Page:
Compared to the other legs, the journey from Vienna to Germany was a real luxury trip. And as luck would have it, I arrived in Germany in mid-June 2015, exactly on my birthday.
How would you describe your experience of finding your feet in Germany as a person with a refugee background?
It was very difficult at the beginning. Everything was new – the language, the habits, even the weather… Thanks to the football club FC Neu-Anspach, it was easier for me to arrive. I learned a lot from the boys and understood many things better. For example, how to settle in here and very importantly, I got to know the Adam Hall Group through the club. I found security after about 4 years. For me, it means no war and waking up to the sound of birds instead of the hum of planes.
How did inclusion work in your case? What was good, what could have gone better?
Inclusion has worked very well for me. I worked as a temp in VAS (Value Added Service) at Adam Hall Group from 2016 – 2018 and I took a German course at the same time. What I learned about the language at school, I could immediately put into practice at work. During this time I was also active in the football club. Thanks to my work colleagues, the football members and my landlady at the time, it didn’t take long to speak German and understand the others.
After 2 years of experience at Adam Hall Group, I applied for an apprenticeship as an electronics technician for devices and systems in 2018. Unfortunately, as my application was too late, I could not start an apprenticeship this year. Therefore, I got a year-long employment contract as a department head representative VAS to bridge the time until the next training year starts. During the time I was working full-time, I changed my mind again and wanted to do an apprenticeship as a merchant in wholesale and foreign trade.My training started on 01.08.2018 and on 28.06.2022 I officially passed my exam to become a merchant in wholesale and foreign trade.
Looking back, the first 3-4 months were very difficult for me and I briefly thought that I might not be able to complete this training. Nevertheless, I kept going, didn’t give up and completed my training with a good grade.
I only managed to do that because despite the daily bad memories and negative thoughts, I used the time and didn’t give up. It couldn’t have gone better. I have to be honest: I definitely have goals, but I think I’m at your great level. As I said, I keep going and want to develop further.
What are the biggest differences between Syrian and German culture? What did you have to get used to, what did you find easy?
The first thing I would mention is the food. I come from a city that is known for delicious food. Mothers spend between 3-5 hours in the kitchen preparing lunch for the family. In comparison, there is such an elaborate preparation of food when you have a big party here. In my home country, this is commonplace.
Second is the issue of religion. In Syria, Islam is the religion that about 90% believe in. Of course, there are other religions in this country, but the majority is Muslim. I had nothing to do with people who belong to another faith in Syria. That’s why it took me a long time here in Germany to come to terms with the fact that people here believe in other and sometimes different religions.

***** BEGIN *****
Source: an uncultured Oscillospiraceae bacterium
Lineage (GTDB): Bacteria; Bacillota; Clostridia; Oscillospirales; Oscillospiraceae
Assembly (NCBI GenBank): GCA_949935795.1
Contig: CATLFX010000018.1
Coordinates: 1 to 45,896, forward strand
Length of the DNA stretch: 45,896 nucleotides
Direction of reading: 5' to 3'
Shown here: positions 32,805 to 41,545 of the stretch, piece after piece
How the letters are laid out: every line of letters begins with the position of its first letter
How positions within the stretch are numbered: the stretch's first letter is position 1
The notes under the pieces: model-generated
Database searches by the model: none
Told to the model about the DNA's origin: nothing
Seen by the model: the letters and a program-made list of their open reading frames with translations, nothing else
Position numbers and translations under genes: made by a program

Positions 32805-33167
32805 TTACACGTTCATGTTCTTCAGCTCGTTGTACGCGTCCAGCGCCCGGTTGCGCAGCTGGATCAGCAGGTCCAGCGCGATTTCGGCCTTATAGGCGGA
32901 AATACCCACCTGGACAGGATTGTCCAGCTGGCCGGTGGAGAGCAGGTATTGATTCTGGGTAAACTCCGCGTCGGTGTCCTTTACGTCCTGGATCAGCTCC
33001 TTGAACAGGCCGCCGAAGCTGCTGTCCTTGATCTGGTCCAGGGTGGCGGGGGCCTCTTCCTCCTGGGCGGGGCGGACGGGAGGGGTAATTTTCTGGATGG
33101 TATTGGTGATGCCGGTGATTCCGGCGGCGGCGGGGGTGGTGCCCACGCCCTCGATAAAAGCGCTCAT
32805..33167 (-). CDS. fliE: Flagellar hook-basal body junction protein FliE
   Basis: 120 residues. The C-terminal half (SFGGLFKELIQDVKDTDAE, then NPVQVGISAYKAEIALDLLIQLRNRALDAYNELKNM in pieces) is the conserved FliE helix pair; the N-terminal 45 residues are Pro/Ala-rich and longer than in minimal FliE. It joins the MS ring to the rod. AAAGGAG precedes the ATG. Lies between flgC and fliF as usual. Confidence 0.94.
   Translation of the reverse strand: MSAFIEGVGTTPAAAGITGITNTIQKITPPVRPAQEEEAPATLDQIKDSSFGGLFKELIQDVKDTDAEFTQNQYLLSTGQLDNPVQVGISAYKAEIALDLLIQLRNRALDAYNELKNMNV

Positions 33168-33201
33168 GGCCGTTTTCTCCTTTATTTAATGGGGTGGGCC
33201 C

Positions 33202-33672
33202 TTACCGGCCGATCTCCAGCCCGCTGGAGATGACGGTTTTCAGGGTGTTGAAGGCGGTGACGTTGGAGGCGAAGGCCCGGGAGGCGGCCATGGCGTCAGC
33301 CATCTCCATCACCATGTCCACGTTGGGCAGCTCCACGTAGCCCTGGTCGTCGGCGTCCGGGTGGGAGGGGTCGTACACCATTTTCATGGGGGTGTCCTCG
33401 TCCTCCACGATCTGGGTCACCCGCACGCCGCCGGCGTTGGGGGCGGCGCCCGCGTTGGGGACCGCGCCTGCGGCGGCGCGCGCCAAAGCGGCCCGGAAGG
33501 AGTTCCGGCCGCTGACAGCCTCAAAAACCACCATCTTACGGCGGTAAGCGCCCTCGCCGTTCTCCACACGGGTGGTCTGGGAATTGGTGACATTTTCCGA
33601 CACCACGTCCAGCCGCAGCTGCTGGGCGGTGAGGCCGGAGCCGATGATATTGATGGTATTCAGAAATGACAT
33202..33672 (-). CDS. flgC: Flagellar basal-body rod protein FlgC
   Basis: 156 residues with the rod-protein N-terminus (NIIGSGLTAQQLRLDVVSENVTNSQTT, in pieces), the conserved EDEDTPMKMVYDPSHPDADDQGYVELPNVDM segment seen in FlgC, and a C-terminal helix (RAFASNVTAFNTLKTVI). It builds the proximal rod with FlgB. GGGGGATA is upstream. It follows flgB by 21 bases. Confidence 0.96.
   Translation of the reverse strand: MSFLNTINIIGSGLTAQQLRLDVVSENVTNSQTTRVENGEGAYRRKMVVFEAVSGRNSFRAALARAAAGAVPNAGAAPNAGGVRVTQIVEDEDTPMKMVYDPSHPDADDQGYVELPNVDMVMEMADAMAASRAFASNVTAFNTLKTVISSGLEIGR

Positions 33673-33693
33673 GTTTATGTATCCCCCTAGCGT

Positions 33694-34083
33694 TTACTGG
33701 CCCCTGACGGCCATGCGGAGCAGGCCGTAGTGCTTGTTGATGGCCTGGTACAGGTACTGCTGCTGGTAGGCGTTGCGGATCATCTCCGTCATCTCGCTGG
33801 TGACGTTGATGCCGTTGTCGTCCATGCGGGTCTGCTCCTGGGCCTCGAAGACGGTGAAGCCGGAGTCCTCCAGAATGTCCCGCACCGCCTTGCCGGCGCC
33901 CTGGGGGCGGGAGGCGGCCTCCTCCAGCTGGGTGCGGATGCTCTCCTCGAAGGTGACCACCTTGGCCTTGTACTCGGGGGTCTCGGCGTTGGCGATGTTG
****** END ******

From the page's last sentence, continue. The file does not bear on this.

What do you think about the topic of diversity (especially in relation to ethnic background, nationality and social background)?
Of course, every nationality has different cultures and habits, but through social media you can know about everything nowadays. The world has become like a village.
What do you think: How can companies help create an inclusive work environment?
Give more chances to applicants, even if people don’t know German. I can remember my job interview in 2016. I barely introduced myself in German and the rest was weak English. If Adam Hall had rejected my application then, I don’t know where I would be now.
Do you think that actions like Diversity Day help to raise awareness and contribute to a better integration of people from all backgrounds into society?
Yes, I think so. I would say that most Germans (because I live in Germany at the moment) are reluctant when it comes to meeting new people. It could be because they’ve had bad experiences. But that’s why I find such occasions very important, so that you can get to know and better understand other cultures and habits and thus indirectly other people.
Thank you very much, Hussam, for taking the time to answer our questions about yourself and your story.
Hussam’s story is representative of the sometimes traumatic experiences that many refugees have had to go through and that refugees currently have to go through. In the same way, it is only emblematic of one of the many dimensions of diversity and reflects only a part of what falls under the dimension of ethnic background and nationality. But it is also a positive example of how important it is for good coexistence to recognise and respect differences, to be open to new things, to create opportunities for understanding and integration, and to support and enable each and everyone individually to achieve their personal goals.
We are proud that Hussam has been part of the Adam Hall Group since 2016 and has found his permanent place in our Logistics & Shipping department.
At the same time, we would like to point out once again in this context that the aspects addressed here only illuminate a small section of the diversity dimension “ethnic baclground and nationality” and the entire topic area of diversity. Our aim with this contribution is to pay a little more attention to this topic and to make it more tangible for interested parties by means of an example.